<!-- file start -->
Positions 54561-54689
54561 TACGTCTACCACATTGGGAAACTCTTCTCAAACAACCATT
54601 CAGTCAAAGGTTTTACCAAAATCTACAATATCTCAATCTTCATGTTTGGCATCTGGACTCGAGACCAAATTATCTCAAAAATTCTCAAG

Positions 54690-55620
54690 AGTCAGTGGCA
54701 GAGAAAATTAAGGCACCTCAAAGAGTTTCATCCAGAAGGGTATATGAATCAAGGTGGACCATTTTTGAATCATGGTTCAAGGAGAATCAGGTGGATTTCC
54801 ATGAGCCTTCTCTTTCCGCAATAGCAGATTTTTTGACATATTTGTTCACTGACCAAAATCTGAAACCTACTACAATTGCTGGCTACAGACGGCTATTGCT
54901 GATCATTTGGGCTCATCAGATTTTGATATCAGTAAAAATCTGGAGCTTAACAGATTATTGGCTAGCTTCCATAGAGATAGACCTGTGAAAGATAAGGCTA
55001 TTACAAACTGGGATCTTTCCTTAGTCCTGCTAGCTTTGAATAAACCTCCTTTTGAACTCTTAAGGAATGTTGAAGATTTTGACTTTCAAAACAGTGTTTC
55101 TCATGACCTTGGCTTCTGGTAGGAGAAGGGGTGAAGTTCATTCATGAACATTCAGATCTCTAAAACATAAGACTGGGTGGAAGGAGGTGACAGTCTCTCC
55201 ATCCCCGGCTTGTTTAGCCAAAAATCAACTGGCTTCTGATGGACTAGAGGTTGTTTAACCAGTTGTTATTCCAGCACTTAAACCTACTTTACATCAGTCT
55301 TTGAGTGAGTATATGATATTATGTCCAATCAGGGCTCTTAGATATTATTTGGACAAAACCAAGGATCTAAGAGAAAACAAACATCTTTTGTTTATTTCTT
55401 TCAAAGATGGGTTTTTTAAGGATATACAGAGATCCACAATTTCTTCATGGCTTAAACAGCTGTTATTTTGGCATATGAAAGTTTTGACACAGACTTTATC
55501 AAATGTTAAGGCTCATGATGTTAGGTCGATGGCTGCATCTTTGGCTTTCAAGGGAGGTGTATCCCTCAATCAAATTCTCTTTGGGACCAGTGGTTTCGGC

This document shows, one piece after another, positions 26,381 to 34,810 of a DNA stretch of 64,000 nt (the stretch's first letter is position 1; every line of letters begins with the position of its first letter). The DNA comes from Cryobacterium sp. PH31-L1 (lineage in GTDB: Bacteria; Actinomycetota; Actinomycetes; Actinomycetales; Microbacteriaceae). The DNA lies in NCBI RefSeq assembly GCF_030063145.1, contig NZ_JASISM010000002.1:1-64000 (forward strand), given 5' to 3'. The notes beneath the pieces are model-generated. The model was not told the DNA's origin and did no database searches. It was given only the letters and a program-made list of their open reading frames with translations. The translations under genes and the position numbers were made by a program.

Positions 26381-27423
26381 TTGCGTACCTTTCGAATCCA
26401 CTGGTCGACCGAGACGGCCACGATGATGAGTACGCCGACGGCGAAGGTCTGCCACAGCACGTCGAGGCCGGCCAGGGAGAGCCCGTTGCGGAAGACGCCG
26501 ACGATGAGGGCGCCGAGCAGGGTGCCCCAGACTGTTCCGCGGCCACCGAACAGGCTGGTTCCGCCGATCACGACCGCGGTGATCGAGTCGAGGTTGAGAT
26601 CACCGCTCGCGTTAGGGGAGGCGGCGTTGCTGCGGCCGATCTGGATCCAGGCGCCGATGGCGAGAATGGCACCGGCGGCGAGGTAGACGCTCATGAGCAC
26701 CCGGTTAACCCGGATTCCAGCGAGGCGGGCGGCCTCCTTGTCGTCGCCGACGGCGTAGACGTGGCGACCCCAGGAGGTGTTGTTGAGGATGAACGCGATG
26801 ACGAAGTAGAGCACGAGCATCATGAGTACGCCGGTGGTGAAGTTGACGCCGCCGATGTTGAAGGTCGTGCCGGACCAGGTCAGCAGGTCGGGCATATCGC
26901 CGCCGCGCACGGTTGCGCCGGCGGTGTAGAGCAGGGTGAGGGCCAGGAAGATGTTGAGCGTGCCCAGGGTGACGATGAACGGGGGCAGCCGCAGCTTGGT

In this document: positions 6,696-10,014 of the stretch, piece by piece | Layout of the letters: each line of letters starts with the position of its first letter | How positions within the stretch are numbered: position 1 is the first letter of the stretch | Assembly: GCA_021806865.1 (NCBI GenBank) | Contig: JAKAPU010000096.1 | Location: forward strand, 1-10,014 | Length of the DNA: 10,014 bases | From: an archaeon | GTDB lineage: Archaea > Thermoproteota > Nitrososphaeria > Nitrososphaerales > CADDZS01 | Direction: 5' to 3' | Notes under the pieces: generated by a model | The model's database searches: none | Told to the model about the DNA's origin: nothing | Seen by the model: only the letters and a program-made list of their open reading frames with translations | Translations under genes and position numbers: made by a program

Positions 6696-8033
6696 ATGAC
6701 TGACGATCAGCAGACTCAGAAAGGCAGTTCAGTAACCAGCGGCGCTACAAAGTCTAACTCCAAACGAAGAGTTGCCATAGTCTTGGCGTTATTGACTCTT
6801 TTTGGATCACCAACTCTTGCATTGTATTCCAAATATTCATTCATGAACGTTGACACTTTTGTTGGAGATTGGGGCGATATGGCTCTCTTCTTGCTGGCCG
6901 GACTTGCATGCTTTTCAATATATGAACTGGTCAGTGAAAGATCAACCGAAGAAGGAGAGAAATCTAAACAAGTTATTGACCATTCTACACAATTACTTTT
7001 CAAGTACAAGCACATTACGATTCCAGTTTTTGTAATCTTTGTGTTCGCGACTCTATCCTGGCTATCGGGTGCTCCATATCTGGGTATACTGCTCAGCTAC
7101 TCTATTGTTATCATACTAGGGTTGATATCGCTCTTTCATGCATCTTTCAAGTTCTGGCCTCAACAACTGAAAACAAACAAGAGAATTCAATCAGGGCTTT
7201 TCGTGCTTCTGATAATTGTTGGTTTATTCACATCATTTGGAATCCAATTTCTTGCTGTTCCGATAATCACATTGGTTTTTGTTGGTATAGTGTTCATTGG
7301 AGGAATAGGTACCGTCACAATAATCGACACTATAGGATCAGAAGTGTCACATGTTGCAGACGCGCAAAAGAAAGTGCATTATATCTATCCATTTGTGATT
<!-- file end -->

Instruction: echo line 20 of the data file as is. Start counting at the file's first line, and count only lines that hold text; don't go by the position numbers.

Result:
26601 CACCGCTCGCGTTAGGGGAGGCGGCGTTGCTGCGGCCGATCTGGATCCAGGCGCCGATGGCGAGAATGGCACCGGCGGCGAGGTAGACGCTCATGAGCAC